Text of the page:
BATON ROUGE, La. -- LSU doesn't want to consider the idea, a mortal sin against college football and competitive sports, really. The best team in the country won't hear any of it, not even hypothetically. It's heresy, an insult to what they've accomplished.
But it's true. LSU can now afford to lose. With an SEC and national championship berth at stake next week, the nation's No. 1 team could rest its starters, mentally take the afternoon off against Georgia and still skate into New Orleans on Jan. 9 as conquering heroes. Deep down the Tigers know this.
They just won't say it out loud.
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"I just want you to know something," Les Miles said when presented with the scenario after a 41-17 dismantling of No. 3 Arkansas. "There would be no way that this football team could come to Atlanta and not play their best. Just so you know."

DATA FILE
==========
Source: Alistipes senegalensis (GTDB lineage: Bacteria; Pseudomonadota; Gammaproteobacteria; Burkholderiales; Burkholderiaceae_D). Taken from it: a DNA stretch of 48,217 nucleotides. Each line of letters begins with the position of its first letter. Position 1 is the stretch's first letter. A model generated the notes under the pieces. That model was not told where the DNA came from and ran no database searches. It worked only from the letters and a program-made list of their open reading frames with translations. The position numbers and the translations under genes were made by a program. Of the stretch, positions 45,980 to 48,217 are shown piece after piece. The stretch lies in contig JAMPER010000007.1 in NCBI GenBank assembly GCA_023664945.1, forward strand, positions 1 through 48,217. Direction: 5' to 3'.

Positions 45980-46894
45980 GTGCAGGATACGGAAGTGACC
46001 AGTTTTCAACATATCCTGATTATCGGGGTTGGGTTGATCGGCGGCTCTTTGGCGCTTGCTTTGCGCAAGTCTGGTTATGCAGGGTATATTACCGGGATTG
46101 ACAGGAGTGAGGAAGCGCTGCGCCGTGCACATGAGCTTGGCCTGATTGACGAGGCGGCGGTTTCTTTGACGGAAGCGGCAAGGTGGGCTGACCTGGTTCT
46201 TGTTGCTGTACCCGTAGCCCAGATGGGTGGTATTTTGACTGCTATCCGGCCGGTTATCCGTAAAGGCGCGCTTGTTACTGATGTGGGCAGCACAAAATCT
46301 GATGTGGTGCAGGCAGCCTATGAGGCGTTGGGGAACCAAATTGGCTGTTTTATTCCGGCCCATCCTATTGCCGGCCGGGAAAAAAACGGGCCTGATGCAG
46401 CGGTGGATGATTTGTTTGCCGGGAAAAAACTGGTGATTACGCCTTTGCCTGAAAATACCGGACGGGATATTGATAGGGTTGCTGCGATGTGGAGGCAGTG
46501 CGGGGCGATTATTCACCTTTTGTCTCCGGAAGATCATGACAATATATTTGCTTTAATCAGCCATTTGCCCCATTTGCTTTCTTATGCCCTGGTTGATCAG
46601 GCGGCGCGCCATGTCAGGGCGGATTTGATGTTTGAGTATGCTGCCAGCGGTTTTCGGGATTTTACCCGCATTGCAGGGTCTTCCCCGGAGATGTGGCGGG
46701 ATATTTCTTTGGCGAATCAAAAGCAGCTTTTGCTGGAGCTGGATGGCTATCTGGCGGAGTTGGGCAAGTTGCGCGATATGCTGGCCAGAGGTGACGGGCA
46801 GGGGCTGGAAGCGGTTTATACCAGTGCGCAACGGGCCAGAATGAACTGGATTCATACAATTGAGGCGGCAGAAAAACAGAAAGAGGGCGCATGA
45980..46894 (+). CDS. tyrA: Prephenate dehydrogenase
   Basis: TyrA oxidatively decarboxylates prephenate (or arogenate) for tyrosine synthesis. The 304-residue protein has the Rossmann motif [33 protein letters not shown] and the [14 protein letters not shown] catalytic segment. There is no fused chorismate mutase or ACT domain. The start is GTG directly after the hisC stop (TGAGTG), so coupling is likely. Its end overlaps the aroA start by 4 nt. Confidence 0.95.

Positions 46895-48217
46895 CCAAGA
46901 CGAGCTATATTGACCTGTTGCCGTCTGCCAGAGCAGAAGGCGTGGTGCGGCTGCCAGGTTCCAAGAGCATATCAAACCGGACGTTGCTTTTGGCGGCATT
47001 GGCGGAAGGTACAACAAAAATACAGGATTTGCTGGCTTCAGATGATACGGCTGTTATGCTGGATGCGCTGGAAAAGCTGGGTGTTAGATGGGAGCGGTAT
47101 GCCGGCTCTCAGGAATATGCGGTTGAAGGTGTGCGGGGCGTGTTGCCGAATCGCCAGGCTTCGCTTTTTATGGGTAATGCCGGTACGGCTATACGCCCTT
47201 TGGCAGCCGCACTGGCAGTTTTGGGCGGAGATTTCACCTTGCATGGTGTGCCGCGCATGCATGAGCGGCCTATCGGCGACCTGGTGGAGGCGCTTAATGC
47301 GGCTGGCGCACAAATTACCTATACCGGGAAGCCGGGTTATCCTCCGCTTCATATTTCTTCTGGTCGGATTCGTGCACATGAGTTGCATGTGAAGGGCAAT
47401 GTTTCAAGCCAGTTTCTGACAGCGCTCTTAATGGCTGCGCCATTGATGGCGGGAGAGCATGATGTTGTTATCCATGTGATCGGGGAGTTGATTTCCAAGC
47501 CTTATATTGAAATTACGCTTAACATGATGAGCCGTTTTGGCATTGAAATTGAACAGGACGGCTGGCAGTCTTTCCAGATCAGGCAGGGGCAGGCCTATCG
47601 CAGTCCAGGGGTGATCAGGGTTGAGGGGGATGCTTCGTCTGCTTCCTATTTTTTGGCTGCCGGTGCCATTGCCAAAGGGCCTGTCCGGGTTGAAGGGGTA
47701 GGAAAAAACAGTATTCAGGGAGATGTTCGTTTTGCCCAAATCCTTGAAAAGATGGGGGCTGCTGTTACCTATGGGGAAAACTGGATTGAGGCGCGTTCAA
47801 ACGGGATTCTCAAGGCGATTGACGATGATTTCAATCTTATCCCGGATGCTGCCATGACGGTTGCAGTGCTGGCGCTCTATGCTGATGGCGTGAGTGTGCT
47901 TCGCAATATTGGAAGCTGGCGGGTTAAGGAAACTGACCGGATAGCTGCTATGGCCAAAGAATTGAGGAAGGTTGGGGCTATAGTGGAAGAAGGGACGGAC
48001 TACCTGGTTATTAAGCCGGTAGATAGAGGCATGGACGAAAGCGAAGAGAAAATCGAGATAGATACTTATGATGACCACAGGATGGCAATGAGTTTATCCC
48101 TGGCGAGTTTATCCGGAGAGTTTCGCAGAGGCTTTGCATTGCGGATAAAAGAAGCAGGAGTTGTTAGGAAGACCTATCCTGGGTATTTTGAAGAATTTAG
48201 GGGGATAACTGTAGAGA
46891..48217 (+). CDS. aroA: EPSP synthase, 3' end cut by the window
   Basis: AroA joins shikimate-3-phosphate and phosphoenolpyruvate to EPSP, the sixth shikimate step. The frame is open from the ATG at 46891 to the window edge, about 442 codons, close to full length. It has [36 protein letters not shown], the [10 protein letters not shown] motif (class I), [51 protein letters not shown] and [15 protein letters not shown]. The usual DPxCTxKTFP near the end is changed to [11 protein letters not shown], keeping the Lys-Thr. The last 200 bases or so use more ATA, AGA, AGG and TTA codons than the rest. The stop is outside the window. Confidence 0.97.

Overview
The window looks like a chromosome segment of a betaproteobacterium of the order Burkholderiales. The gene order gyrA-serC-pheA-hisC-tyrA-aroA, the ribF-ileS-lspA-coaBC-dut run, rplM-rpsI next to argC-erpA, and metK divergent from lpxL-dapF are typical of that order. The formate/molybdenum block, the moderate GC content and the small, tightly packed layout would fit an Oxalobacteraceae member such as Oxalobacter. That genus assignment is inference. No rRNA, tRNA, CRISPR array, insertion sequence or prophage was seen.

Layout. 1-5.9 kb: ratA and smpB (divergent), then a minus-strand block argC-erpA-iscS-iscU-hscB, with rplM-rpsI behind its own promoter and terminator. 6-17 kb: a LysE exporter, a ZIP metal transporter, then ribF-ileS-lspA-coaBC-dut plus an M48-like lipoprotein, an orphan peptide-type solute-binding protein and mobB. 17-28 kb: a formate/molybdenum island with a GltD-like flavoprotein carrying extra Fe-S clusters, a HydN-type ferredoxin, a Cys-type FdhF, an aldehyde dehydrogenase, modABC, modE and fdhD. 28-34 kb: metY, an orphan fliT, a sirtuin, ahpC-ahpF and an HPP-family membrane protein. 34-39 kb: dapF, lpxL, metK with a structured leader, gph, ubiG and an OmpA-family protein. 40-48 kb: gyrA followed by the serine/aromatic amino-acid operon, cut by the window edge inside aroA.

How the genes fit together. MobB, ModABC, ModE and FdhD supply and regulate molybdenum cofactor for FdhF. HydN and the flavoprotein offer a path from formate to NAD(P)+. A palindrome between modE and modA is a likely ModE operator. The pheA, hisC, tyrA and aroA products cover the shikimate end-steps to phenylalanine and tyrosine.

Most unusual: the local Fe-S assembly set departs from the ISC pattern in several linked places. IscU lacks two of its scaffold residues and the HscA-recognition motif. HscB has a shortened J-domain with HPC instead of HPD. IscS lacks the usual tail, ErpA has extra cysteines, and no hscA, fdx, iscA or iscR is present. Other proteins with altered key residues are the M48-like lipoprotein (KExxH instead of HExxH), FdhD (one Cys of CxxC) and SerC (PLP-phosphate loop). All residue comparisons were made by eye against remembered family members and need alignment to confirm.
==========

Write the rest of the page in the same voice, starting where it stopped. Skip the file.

But the question had to be asked because that's what the BCS has left us. LSU broke that glorious 1-2-3 SEC logjam at the top a bit by taking out the Hogs. No. 2 Alabama would all but assure itself a rematch with the Tigers by beating Auburn on Saturday. In between, LSU has to play a game that would be an annoyance if it wasn't for the championship of the almighty SEC.
The fact remains LSU has built up so much equity with so many people and machines -- analysts, voters, computers -- that it is playing with house money. That house being New Orleans' Superdome where, incredibly, LSU could play for a third national championship since 2003 just 70 miles from campus.